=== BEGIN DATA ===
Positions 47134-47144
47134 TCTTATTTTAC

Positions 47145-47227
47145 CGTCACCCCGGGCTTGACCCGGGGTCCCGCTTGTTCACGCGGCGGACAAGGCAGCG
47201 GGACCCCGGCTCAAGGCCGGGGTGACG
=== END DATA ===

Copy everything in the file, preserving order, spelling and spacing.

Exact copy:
Positions 47134-47144
47134 TCTTATTTTAC

Positions 47145-47227
47145 CGTCACCCCGGGCTTGACCCGGGGTCCCGCTTGTTCACGCGGCGGACAAGGCAGCG
47201 GGACCCCGGCTCAAGGCCGGGGTGACG